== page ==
Atlanta DA barred from calling Georgia state senator before grand jury in election fraud case
The Atlanta area district attorney leading a wide-ranging investigation into election interference involving former President Donald Trump was barred Monday from pursuing a Republican state senator after a local judge found a conflict of interest in the prosecutor's public support for the senator's opponent in an upcoming race for lieutenant governor.
Fulton County Superior Court Judge Robert McBurney concluded that District Attorney Fani Willis' support for Democrat Charlie Bailey disqualified her from calling Georgia state Sen. Burt Jones before a special grand jury as a potential target in the criminal inquiry.
Willis had co-hosted a June fundraiser for Bailey and donated to his primary campaign.
"She (Willis) has bestowed her office’s imprimatur upon Senator Jones’s opponent. And since then, she has publicly (in her pleadings) labeled Senator Jones “target” of the grand jury’s investigation," McBurney said in his ruling. "This scenario creates plain -- and actual and untenable -- conflict.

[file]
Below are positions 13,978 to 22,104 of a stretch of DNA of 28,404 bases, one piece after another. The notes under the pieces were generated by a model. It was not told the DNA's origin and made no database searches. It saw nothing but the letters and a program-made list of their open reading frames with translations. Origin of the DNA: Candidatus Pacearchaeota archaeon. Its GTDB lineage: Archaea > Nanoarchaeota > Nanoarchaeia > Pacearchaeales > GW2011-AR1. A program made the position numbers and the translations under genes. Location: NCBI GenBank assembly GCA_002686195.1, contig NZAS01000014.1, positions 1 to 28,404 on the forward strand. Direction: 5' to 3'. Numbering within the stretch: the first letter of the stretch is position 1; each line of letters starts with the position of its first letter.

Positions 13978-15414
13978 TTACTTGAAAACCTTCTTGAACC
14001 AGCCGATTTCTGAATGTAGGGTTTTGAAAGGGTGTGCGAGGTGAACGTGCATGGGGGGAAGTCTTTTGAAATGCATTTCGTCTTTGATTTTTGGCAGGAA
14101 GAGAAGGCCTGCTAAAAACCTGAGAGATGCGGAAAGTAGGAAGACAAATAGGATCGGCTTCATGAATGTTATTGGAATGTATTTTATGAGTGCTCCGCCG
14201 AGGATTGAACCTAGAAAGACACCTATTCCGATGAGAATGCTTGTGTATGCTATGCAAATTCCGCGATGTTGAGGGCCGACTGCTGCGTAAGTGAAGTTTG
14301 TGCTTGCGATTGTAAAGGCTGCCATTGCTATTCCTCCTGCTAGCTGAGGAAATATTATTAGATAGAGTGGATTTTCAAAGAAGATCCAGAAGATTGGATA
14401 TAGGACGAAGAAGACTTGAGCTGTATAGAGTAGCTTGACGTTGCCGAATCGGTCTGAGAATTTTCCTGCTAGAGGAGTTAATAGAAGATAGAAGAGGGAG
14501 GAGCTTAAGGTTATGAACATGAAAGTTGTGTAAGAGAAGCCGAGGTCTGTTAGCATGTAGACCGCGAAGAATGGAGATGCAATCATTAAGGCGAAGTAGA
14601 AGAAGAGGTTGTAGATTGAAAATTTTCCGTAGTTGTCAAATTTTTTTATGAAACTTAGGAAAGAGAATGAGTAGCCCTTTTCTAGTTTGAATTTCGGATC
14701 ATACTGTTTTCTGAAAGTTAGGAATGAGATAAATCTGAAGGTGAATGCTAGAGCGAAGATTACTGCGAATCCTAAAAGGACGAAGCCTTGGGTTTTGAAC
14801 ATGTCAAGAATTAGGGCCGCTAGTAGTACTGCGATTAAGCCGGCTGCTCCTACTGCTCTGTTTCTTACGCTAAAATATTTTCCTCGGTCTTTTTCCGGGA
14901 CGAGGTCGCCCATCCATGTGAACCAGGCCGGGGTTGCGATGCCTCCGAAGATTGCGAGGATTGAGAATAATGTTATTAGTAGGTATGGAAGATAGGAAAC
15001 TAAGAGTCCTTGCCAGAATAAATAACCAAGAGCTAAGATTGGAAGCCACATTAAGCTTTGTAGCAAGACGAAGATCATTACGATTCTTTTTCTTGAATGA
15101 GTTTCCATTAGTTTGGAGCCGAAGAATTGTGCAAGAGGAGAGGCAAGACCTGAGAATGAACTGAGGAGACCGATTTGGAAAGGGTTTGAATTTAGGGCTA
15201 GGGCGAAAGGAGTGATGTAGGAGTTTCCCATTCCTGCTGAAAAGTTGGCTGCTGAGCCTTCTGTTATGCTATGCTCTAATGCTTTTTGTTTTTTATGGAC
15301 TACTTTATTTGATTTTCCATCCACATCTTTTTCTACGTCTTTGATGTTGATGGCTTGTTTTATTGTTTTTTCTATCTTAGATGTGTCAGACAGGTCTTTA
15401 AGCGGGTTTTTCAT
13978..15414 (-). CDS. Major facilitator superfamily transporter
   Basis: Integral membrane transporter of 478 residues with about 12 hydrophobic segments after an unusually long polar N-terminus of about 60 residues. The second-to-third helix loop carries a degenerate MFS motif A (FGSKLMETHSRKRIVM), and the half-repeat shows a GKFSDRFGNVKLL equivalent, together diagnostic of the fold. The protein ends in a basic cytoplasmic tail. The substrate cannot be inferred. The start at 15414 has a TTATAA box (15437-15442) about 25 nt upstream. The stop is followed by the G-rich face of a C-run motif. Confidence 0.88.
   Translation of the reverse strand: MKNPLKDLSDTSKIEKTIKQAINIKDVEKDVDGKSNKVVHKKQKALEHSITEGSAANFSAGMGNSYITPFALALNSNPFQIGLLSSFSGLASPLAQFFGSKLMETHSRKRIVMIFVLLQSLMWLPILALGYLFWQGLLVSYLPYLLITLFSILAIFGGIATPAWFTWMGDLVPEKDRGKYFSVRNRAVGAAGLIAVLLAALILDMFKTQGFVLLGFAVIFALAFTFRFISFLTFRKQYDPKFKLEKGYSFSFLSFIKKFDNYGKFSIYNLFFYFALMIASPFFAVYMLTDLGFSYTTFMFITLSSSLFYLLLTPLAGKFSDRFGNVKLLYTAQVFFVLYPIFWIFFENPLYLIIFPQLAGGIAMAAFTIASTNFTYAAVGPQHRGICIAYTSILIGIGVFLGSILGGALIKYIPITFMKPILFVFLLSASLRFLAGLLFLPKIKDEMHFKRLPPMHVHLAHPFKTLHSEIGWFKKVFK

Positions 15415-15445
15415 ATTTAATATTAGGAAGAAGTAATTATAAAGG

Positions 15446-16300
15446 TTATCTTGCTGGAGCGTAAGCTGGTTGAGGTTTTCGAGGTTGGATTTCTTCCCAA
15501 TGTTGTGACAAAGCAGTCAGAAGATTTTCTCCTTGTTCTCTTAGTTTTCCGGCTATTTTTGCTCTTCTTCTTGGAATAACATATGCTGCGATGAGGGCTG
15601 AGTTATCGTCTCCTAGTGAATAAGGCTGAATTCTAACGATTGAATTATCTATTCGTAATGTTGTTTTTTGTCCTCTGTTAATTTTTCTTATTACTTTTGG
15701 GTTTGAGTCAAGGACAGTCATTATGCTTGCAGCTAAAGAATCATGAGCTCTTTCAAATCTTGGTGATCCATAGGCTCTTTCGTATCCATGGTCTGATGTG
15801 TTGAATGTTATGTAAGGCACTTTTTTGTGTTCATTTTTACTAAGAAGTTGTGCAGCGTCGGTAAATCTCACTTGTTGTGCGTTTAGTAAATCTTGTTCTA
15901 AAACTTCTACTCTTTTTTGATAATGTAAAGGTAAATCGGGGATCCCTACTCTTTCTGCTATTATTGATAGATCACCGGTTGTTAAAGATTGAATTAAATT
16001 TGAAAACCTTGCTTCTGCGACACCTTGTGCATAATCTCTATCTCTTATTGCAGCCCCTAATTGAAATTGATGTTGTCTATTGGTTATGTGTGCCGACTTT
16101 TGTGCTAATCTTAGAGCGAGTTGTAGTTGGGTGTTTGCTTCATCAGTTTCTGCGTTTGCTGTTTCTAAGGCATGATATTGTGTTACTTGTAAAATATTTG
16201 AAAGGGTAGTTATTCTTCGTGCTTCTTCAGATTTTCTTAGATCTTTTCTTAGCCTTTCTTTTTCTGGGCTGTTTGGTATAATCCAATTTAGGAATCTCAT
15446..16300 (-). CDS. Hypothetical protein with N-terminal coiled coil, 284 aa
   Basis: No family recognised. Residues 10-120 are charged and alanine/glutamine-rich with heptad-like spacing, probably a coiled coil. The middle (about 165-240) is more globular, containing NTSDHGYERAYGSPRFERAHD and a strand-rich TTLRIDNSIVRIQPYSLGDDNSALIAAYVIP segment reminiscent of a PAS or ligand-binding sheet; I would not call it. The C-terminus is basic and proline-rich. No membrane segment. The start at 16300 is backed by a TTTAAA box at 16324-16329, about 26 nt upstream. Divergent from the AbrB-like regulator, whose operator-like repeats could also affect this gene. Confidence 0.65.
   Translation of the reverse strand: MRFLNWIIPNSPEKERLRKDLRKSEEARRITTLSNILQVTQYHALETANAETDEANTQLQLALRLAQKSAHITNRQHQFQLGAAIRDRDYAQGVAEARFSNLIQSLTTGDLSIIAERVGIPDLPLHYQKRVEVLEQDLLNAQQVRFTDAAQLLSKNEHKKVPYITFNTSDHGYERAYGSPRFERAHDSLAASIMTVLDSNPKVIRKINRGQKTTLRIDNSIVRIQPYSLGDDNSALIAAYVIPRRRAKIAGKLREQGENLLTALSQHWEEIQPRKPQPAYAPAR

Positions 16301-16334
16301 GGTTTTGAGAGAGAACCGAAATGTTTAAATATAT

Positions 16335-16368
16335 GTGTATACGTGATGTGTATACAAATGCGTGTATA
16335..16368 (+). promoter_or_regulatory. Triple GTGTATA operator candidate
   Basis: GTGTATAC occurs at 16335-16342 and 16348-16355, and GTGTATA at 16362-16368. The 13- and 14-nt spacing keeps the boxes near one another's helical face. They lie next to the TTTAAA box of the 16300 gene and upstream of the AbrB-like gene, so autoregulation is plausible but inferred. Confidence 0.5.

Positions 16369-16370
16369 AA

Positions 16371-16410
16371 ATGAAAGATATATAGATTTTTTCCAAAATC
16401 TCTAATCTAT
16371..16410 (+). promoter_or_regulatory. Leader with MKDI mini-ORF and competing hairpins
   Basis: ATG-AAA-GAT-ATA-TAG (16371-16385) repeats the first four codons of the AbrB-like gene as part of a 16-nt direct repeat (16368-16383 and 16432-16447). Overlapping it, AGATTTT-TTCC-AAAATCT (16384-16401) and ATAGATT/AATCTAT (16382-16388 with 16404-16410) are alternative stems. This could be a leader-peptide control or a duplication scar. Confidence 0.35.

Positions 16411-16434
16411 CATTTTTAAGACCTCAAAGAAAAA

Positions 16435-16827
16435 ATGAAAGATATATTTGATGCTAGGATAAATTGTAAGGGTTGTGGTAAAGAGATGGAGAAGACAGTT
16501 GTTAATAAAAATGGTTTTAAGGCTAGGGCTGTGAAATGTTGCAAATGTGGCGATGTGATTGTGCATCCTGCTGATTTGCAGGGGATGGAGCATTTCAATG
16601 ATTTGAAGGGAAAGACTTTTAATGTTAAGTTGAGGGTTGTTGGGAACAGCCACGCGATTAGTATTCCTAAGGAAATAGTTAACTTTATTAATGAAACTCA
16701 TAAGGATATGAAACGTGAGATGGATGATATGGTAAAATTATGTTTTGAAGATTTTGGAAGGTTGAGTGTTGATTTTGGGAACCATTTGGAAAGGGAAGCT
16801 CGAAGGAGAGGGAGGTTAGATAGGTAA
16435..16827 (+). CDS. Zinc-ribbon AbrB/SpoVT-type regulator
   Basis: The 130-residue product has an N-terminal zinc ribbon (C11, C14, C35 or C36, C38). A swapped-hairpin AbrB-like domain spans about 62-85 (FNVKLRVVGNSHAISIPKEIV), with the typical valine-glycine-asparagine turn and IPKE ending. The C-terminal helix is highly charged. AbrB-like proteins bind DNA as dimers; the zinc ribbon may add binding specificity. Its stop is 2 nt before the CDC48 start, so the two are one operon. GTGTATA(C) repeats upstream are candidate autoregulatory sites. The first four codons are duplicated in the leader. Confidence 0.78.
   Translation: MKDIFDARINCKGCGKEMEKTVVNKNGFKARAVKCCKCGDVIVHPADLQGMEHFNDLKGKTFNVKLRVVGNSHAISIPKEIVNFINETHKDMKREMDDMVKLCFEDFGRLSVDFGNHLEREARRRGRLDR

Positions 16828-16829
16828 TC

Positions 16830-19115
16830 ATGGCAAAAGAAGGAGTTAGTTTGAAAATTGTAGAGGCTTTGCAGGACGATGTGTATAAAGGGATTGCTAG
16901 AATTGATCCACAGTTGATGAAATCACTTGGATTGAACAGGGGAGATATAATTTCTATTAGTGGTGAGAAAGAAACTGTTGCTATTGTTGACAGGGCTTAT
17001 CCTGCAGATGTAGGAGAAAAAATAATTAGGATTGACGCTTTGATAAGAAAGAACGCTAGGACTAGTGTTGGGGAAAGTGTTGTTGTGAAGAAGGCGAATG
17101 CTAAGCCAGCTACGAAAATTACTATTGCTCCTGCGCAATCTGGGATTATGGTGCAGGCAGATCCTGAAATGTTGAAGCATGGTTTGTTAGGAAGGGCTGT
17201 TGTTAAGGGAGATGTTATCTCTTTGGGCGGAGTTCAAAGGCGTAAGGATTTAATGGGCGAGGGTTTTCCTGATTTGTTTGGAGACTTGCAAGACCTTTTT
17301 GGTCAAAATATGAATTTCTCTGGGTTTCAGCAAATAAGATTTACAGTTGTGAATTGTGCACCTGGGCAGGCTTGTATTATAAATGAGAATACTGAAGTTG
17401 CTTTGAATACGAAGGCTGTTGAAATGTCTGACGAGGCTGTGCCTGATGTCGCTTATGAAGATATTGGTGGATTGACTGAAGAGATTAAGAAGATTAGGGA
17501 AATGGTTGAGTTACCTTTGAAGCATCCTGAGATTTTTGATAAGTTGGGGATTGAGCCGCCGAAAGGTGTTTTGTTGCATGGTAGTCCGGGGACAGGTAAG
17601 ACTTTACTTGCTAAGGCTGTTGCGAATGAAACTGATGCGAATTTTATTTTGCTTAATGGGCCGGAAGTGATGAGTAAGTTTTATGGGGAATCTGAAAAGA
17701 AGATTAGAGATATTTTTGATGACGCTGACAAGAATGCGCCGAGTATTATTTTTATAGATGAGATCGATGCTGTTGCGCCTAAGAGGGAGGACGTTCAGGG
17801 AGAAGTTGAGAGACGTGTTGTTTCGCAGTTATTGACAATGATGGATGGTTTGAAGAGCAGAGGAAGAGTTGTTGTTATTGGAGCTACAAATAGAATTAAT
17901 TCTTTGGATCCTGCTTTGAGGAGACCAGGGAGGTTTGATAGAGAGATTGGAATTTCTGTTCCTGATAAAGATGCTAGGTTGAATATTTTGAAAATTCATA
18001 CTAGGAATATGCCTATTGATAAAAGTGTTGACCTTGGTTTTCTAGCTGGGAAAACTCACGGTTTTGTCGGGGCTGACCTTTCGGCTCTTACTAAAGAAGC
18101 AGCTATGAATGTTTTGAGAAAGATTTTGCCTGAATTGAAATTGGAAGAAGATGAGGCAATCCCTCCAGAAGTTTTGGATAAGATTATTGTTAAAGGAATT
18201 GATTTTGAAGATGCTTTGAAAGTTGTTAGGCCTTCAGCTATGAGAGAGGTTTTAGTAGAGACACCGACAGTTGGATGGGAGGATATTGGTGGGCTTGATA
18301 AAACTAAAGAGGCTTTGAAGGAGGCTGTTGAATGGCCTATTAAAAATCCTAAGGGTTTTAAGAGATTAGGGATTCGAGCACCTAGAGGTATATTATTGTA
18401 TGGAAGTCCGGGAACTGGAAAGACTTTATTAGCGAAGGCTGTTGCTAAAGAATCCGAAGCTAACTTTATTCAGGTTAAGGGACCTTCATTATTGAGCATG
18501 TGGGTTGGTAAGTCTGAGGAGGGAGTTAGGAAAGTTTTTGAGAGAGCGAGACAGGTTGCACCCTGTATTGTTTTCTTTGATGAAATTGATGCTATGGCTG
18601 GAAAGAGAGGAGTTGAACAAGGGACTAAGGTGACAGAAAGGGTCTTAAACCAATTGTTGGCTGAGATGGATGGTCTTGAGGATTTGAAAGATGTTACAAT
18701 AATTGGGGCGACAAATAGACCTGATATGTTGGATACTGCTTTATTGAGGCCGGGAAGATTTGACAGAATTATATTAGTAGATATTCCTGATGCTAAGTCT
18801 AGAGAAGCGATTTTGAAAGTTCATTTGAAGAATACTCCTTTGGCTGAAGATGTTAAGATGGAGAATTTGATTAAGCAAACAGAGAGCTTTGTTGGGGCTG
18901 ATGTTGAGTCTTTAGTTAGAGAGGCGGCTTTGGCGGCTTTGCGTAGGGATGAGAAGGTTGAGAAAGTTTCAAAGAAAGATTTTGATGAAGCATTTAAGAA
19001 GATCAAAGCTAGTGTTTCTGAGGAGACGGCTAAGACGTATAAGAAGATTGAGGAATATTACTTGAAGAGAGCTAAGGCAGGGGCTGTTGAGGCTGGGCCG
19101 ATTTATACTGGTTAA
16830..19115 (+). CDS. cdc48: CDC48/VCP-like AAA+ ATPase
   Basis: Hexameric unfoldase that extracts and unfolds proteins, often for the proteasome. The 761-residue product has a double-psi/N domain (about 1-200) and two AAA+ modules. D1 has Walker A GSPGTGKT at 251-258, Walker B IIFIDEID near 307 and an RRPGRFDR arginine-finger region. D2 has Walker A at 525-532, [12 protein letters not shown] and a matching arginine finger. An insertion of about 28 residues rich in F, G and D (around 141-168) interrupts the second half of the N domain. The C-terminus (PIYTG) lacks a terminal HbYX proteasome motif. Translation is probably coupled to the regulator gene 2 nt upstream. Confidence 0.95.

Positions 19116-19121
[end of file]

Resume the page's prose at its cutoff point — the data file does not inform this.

"Any decision the District Attorney makes about Senator Jones in connection with the grand jury investigation is necessarily infected by it," the judge concluded.
Willis had sought to question Jones as part of a group of fake Georgia electors who allegedly attempted to overturn President Joe Biden's victory in the 2020 election.
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The judge's decision only applies to Jones, not to any other witnesses in the fast-moving Fulton County investigation. A number of Trump allies have been subpoenaed in the case, including personal attorney Rudy Giuliani and Sen. Lindsey Graham, R-S.C. The district attorney also has been weighing whether to call Trump before the grand jury.
While Willis' office may not question or pursue a criminal case against Jones, the judge did not exempt Jones from possible legal jeopardy. McBurney said a decision, "as to whether any charges should be brought, and what they should be," would be left to different prosecutor to be selected by a state Prosecuting Attorneys Council.
Willis' office said Monday officials were reviewing the decision.
Jones, meanwhile, cast the judge's decision as "a huge win for our campaign—but more importantly, for due process and the rule of law in Georgia."